Quiet Days in Clichy is a provocative and controversial movie that explores sensuality, sexuality, and taboos in a frank and raw way. Directed by Jens Jørgen Thorsen and released in 1970, the movie is based on the autobiographical novel by Henry Miller, an American writer known for his erotic and existential themes. Set in Paris in the 1930s, the movie follows the adventures of two American expatriates, Joey and Carl, who live a bohemian and hedonistic life filled with women, wine, and writing. However, their carefree and reckless lifestyle is challenged by their own desires, fears, and contradictions, as well as the social and moral constraints of the time.
Where did Quiet Days in Clichy begin?
The novel recounts Miller’s experiences as a struggling writer in Paris in the early 1930s, where he lived with his friend and fellow writer Alfred Perlès. The novel is known for its frank and explicit portrayal of sexuality and bohemian lifestyle, as well as its existentialist and poetic style.
The novel was banned in the United States for its sexual content and deemed obscene by the U.S. Supreme Court. However, it gained a cult following in Europe and influenced a generation of writers and artists, such as Jack Kerouac, Allen Ginsberg, and Norman Mailer. It also inspired several adaptations, including a play, a musical, and two movies.
The first movie adaptation of Quiet Days in Clichy was made in 1967 by Danish director and writer, Gabriel Axel. The movie was shot in black and white and starred Paul Valjean and Wayne Rodda as Miller and Perlès, respectively. The movie was faithful to the novel’s plot and themes, but toned down the sexual content and focused more on the friendship and artistic struggles of the two protagonists.
The second movie adaptation of Quiet Days in Clichy was made in 1970 by Danish director Jens Jørgen Thorsen, who was a friend and collaborator of Miller. Thorsen had previously directed a documentary about Miller and had adapted his play, The Time of the Assassins, for the stage. Thorsen’s movie was more daring and explicit than Axel’s, and included several scenes of nudity, sex, and drug use. Thorsen also added new characters and subplots, such as a young French girl who becomes involved with Joey and Carl, and a subplot about a literary agent who tries to exploit Joey’s talent.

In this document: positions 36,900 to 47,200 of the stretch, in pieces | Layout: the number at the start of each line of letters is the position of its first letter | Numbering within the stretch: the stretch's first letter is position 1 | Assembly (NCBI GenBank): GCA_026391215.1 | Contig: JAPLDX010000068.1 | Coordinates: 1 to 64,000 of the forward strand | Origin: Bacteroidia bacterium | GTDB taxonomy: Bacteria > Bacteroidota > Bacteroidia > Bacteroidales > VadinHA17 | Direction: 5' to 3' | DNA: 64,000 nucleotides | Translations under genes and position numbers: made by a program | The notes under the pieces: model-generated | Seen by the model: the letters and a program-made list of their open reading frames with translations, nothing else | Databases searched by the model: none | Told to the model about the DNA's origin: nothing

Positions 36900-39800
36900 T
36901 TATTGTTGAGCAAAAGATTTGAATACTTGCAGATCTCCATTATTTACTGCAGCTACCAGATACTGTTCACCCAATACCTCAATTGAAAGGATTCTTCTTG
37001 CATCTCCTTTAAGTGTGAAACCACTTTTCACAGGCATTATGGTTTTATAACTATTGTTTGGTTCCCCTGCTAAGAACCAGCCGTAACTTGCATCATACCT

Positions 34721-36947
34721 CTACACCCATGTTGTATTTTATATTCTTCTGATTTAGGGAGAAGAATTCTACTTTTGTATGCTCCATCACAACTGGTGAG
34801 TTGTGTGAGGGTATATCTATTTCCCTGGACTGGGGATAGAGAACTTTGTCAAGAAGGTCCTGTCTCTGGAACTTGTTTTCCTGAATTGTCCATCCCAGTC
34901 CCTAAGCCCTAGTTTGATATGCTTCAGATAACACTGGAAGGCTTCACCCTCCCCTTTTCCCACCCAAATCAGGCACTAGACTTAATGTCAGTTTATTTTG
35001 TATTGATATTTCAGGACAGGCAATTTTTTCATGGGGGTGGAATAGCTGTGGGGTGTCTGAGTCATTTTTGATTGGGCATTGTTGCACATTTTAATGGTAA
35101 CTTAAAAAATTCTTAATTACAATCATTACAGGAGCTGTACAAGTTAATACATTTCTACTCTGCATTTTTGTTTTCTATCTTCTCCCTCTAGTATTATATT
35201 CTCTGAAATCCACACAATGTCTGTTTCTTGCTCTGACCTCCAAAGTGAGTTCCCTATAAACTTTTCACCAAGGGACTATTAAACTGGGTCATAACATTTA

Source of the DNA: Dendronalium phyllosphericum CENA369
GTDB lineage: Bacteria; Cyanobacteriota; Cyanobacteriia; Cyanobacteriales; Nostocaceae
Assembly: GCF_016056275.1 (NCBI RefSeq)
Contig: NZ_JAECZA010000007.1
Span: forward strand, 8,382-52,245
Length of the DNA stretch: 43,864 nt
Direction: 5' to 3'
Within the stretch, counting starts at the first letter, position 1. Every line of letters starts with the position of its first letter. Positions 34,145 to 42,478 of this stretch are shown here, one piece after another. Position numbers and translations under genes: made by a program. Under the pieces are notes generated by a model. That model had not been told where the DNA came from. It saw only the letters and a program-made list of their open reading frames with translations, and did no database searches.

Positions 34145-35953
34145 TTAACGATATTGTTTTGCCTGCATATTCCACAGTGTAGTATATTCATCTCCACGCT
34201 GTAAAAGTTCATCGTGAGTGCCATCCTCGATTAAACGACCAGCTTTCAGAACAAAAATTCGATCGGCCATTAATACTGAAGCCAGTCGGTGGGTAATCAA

Quiet Days in Clichy follows the adventures of Joey and Carl, two American expatriates who live in a shabby apartment in Clichy, a suburb of Paris. Joey is a struggling writer who works as a cook in a restaurant, while Carl is a free-spirited musician who plays in a jazz band. The two friends share a passion for wine, women, and writing, and spend their days and nights in pursuit of pleasure and inspiration.
How does Quiet Days in Clichy fare in 2023?
In terms of the film’s controversial writing style, it is a quintessential example of the so-called “softcore pornography” genre. Quiet Days in Clichy’s emphasis on sexual content is both graphic and unapologetic, with explicit scenes of intercourse and masturbation. While some may view this as gratuitous, I believe it is necessary to the film’s overall message. By portraying sex in such an upfront and honest way, the film serves as a commentary on the societal taboos surrounding sexuality.
Furthermore, the film’s writing style is nostalgic, evoking a sense of longing for a simpler time when sexual freedom was not only possible but celebrated. The film takes place in 1930s Paris, a time and place where artistic and personal freedoms were more readily accepted. This nostalgia is further enhanced by the film’s setting, with its charming and idyllic portrayal of Parisian streets and cafes.
However, it is important to note that Quiet Days in Clichy is not without its flaws. While the film’s portrayal of sexuality is groundbreaking, it is not without its problematic aspects. The film’s female characters, in particular, are often reduced to mere sexual objects, serving only to satisfy the desires of the male protagonists. While this may have been a reflection of the time period in which the film is set, it is still a problematic aspect of the film that cannot be ignored.
What’s on the 4K UHD?
Blue Underground continues to produce killer 4K UHD. But, what about these discs makes them so much fun? After all, Quiet Days in Clichy isn’t one of those monster reference titles. It does have a slipcover which seems to be what gets everyone worked up nowadays. So, what’s different for the 4K as opposed to the Blu-ray that Blue Underground released a few years ago?
Well, you’ve got a deleted scene now and a trailer! Plus, there is that stunning A/V Quality. I’m going to include some more 4K UHD shots in its glorious 2160p beauty in the gallery. If you’re not picking up Blue Underground releases, then ask yourself why not? For all of those that clamor and fight over Vinegar Syndrome and Criterion, why not an outlet that releases the best of both worlds?
Sex and exploitation pictures that are arty, but not afraid to party? The rest of the special features are ports over from the last Blu-ray release. However, I would one day like to see the Claude Chabrol 1990 version that starred Andrew McCarthy. I’ve always heard about it, but I have no idea how the star of Mannequin would work in a film like this.